Also just clearing and being more mindful of who I follow and engage with on social media (since it feels like I’m on it like 25 hours a day some days). Following more BIPOC brands and pages has been so grounding. I’m no longer allowing a narrative of ethnocentricity to define my beliefs or perceptions of beauty, style and philosophy. Refining my social media space was empowering because I didn’t realise how frequently I was being exposed to such outdated and irrelevant ideals. I am working toward surrounding myself with creatives who not only share my values, but challenge them and allow me to consistently evolve in all aspects of my life. 

What is a valuable lesson learned recently?

I think one of the more toxic traits I’ve realised within myself is the persistent urge to give advice when it’s not asked for. I think that realisation was so valuable because it was part of a series of thoughts where I came to understand that I was capable of toxicity and was then able to hold space for myself and then rework that into a more sustainable habit of checking myself whenever my mouth opened to spew forward some rhetoric. I am a great listener and that aspect of my personality was being overshadowed by this selfish desire to be righteous. That realisation of toxicity within my own self and also the realisation that my personality and characteristics are fluid and I can change and grow, is probably one of the most powerful I’ve had in a while.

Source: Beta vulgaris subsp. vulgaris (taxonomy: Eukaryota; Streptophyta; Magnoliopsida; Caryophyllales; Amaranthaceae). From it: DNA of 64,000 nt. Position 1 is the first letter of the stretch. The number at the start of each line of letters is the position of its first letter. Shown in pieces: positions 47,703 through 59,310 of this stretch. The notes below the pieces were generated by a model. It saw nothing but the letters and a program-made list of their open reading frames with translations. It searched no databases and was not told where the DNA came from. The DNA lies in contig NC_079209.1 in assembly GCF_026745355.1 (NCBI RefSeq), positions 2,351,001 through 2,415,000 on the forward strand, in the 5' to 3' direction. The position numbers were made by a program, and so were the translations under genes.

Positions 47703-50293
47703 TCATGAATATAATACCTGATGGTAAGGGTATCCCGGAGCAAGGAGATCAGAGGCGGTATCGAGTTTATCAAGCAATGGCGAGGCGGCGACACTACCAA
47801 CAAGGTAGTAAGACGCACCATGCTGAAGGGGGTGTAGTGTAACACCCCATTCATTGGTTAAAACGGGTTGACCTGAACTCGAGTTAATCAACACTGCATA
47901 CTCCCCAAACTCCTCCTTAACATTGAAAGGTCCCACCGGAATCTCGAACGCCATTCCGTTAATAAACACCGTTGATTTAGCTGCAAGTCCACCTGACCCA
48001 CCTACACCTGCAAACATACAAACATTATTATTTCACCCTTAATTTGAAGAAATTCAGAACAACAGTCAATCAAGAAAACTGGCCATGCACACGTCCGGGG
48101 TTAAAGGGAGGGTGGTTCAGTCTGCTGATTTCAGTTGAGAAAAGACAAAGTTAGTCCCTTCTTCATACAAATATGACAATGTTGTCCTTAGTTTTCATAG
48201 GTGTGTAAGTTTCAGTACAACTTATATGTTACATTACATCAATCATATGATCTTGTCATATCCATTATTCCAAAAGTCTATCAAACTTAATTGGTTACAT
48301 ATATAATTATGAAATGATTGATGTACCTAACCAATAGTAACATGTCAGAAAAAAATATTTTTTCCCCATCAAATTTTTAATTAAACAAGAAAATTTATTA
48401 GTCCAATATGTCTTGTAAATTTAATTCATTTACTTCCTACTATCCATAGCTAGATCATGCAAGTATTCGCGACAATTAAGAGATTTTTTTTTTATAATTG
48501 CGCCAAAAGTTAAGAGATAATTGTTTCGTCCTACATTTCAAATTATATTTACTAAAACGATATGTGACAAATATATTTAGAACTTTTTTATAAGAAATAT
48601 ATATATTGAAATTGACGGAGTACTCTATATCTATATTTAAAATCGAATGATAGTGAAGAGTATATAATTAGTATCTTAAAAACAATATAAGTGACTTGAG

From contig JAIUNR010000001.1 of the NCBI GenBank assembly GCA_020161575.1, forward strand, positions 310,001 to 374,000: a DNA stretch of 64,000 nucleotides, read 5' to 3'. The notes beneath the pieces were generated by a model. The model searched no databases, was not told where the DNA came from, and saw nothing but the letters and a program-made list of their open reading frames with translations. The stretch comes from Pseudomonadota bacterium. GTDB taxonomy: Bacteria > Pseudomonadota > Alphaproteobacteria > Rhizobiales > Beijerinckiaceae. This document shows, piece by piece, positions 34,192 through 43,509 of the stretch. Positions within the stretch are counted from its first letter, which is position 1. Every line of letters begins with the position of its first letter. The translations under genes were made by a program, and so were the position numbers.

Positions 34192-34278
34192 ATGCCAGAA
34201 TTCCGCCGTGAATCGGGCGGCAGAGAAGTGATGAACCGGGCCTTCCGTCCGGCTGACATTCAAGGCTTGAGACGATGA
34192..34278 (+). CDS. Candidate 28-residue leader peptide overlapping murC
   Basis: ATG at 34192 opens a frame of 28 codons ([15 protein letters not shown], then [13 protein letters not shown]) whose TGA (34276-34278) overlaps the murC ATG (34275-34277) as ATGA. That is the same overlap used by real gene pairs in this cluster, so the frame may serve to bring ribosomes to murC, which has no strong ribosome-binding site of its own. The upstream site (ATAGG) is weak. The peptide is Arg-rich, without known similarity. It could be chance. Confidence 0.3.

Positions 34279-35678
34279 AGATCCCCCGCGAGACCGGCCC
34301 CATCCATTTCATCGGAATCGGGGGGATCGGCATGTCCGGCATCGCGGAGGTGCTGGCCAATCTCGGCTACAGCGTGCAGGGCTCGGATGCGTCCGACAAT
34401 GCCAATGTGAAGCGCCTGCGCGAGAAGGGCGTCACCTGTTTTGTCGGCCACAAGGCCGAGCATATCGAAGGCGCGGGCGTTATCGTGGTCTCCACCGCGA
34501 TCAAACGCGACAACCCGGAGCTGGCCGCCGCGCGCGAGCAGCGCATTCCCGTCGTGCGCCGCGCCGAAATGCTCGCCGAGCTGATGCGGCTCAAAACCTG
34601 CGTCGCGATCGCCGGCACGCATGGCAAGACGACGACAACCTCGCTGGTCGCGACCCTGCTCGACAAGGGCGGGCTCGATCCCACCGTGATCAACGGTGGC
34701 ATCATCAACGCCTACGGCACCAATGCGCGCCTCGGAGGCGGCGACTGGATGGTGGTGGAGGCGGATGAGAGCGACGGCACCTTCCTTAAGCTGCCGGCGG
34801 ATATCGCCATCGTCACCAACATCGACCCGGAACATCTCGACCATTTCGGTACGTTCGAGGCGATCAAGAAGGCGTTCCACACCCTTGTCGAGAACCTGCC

Quick Fire

Favourite book?

The Metamorphosis by Franz Kafka

Best way to unwind?

Talking to a loved one with a cup of chaa, and plate of high cholesterol samosa (minus the loved one depending on how many samosas there are)

What is a 10/10 series you’re watching?

After Life!

Honest coffee order?

If I’m being honest… it’s an almond milk hot choc 

Sweet or savoury?

Savoury all the way